Unfortunately Scotland’s squad doesn’t have the quality to match England’s but there is not doubt that there is ability within the squad. Gordon Strachan has often suggested that the calibre of player he has to chose from doesn’t match the quantity of passion. There is no question that their passion should be taken for granted but they’ve got to now match the passion with their ability to play.
How will Strachan deal with squad dismissals?
Scotland have dilemmas at the back and in their attack with a handful of full-backs and attackers unavailable for Friday night’s game.
Aston Villa right-back Alan Hutton made himself unavailable for international duty leaving Scotland short at righ-back. Also, Hull City’s Andrew Robertson and Kieran Tierney of Celtic are both missing through injury, leaving Strachan with a huge problem at left-back. Blackburn’s Charlie Mulgrew was called up on Tuesday and has experience playing on the left-side of the defence.
Mulgrew’s Celtic ex-teammate, Scott Brown, returns from international retirement and is expected to start having previously been captain under Strachan before the qualification draw. The 31-year-old reversed his decision to retire last week but is recovering from a dead leg which forced him of the pitch on Saturday.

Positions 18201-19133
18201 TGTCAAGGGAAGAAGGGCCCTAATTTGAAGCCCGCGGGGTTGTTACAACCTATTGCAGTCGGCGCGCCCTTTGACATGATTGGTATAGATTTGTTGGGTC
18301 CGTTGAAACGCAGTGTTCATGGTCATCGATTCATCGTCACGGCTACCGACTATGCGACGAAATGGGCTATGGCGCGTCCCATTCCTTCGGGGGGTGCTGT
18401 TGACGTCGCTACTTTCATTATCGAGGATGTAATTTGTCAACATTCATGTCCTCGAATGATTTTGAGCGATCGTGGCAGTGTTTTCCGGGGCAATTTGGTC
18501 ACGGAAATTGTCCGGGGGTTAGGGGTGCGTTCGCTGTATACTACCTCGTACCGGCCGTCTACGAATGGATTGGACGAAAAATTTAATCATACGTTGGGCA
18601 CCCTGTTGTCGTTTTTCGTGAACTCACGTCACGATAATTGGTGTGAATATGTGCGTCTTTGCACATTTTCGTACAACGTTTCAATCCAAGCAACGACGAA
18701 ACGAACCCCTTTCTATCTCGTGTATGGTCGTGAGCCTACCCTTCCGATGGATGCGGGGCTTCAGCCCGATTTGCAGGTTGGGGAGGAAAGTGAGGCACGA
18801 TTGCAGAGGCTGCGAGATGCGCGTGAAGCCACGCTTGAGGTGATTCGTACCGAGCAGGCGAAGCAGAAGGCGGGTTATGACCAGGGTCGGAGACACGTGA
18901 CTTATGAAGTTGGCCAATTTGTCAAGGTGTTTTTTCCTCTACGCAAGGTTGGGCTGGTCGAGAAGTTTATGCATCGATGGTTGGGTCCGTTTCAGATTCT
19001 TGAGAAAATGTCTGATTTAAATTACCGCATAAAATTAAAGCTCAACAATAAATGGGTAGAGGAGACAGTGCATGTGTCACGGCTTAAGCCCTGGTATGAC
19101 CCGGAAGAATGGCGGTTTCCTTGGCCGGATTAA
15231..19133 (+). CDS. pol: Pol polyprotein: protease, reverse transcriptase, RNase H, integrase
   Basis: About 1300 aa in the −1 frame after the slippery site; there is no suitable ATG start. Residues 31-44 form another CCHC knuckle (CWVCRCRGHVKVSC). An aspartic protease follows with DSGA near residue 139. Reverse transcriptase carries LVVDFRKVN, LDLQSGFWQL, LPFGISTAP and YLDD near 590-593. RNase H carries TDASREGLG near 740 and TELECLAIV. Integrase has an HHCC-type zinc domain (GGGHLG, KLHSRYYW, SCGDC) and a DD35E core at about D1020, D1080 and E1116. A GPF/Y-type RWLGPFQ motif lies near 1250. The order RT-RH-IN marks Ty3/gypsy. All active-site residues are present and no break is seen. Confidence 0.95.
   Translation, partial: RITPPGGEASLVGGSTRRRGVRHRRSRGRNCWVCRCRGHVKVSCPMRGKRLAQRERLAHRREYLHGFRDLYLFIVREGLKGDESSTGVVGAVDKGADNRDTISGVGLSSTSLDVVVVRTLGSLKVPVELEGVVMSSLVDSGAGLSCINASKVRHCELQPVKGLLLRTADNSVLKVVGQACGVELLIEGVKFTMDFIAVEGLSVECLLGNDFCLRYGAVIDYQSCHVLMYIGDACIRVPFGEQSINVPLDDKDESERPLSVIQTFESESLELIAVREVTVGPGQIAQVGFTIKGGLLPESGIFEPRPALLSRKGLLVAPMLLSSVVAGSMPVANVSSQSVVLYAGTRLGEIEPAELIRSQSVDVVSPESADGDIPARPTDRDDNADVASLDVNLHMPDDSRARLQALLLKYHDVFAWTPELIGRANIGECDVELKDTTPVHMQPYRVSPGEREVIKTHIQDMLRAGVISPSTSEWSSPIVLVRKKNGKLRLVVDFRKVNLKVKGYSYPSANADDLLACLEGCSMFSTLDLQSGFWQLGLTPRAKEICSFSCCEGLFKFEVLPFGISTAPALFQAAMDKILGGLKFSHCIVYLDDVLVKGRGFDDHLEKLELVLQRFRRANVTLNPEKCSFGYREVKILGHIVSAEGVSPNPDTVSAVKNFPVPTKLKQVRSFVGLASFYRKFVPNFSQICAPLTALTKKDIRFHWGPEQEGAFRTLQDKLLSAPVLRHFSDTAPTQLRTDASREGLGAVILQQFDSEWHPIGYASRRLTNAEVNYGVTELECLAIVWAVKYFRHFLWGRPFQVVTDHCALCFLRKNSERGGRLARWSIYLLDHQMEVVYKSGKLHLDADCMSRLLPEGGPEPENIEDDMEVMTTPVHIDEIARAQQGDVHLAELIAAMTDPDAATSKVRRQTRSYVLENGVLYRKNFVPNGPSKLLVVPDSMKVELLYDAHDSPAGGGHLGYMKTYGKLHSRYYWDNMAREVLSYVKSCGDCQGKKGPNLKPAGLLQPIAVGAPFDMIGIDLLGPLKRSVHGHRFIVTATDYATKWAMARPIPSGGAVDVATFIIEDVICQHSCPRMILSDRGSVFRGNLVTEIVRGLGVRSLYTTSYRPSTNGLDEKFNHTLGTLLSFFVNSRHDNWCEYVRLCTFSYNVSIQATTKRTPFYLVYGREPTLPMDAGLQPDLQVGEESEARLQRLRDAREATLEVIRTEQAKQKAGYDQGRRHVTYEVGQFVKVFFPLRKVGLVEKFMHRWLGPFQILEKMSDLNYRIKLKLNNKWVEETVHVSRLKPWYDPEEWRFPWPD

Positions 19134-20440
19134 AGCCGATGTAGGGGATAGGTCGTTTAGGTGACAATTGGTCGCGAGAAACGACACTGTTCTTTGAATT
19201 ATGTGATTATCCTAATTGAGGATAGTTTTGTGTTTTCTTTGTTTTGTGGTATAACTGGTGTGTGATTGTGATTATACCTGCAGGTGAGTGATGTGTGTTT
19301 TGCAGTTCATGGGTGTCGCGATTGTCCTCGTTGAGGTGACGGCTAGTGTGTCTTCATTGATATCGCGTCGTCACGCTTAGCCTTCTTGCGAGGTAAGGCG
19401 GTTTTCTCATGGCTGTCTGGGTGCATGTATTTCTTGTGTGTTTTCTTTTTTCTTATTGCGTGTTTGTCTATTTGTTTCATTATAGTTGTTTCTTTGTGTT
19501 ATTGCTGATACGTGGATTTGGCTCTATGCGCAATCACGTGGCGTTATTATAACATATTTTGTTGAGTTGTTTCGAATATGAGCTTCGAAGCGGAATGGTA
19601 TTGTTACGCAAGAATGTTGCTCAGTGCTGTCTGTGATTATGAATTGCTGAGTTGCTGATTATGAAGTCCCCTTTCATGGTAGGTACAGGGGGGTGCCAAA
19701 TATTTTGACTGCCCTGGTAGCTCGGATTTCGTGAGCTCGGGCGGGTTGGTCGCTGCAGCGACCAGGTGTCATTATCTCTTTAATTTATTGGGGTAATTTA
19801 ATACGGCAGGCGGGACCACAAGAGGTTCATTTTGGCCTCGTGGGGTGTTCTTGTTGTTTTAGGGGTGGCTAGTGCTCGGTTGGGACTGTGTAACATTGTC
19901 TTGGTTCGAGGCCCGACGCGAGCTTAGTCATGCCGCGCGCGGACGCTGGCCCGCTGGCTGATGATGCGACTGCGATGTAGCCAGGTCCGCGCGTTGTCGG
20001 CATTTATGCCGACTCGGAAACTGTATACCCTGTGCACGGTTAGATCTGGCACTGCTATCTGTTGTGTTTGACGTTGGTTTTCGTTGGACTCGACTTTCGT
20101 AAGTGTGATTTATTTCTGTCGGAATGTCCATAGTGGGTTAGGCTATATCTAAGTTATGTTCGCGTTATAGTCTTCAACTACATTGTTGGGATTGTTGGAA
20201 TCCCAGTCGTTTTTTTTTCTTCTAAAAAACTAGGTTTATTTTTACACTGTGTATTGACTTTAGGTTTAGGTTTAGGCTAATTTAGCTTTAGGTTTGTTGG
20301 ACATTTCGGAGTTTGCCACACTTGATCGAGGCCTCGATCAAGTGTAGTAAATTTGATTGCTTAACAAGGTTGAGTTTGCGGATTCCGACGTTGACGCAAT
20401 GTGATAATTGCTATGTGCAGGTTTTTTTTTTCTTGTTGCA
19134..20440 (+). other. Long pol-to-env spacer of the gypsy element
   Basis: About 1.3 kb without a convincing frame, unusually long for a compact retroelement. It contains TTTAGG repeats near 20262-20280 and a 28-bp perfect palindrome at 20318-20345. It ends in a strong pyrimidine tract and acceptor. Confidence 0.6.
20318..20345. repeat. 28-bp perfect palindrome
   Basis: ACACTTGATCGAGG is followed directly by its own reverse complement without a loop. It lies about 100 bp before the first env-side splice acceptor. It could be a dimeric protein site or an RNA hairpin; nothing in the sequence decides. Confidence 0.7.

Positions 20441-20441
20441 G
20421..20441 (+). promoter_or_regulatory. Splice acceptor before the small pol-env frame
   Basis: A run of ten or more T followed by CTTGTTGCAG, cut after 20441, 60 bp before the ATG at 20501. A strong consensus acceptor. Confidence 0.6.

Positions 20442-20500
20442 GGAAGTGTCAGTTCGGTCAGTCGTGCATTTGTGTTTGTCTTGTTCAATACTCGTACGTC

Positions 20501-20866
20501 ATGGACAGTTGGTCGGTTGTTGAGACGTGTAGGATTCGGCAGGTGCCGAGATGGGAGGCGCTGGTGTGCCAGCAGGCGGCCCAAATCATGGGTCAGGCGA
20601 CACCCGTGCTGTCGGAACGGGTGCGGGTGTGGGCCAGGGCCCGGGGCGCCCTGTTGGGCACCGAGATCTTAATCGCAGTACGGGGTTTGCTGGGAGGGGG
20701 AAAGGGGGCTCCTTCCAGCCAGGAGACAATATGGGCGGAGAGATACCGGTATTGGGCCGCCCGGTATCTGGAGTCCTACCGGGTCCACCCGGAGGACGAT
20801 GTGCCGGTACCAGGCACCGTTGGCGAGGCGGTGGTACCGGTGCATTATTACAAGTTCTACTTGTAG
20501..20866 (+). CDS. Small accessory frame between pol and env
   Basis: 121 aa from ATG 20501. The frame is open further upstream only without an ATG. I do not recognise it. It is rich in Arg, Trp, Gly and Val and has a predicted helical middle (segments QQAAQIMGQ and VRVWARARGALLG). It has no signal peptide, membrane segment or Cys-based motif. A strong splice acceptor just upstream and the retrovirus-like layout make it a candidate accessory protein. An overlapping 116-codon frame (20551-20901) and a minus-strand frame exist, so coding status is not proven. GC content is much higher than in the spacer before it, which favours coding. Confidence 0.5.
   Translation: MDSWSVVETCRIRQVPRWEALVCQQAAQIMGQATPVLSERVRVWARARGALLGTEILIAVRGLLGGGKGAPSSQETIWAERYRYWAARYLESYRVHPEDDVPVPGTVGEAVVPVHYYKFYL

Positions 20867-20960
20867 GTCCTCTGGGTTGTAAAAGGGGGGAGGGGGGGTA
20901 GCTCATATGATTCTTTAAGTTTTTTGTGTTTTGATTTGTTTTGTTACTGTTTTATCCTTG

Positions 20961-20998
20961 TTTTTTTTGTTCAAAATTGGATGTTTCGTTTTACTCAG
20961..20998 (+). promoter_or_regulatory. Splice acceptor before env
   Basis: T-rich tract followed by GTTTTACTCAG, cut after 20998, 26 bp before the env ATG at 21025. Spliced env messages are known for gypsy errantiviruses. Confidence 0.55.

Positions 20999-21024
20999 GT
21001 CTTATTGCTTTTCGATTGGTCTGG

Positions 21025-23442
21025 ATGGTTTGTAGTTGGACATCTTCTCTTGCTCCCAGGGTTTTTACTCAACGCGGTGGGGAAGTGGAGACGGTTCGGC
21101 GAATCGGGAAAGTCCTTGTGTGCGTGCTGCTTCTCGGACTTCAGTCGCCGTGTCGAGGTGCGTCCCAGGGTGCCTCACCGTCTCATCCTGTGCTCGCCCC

The concern for Strachan up top is with Steven Fletcher’s fitness. The Sheffield Wednesday striker is recovering from a knee injury and is a doubt for Wembley. Fulham’s Chris Martin is the likely replacement having scored four in his past five and scoring in Scotland’s 1-1 draw with Lithuania.
How can England create more chances?
If not for Joe Hart’s goalkeeping brilliance against Slovenia, England definitely would have ended the game with zero points. The Three Lions only had three shots on target and really struggled to create any clear-cut chances.
In what was a pacey line-up with the likes of Daniel Sturridge, Dele Alli and Theo Walcott all starting, the creative three really struggled to penetrate the Slovenian back line.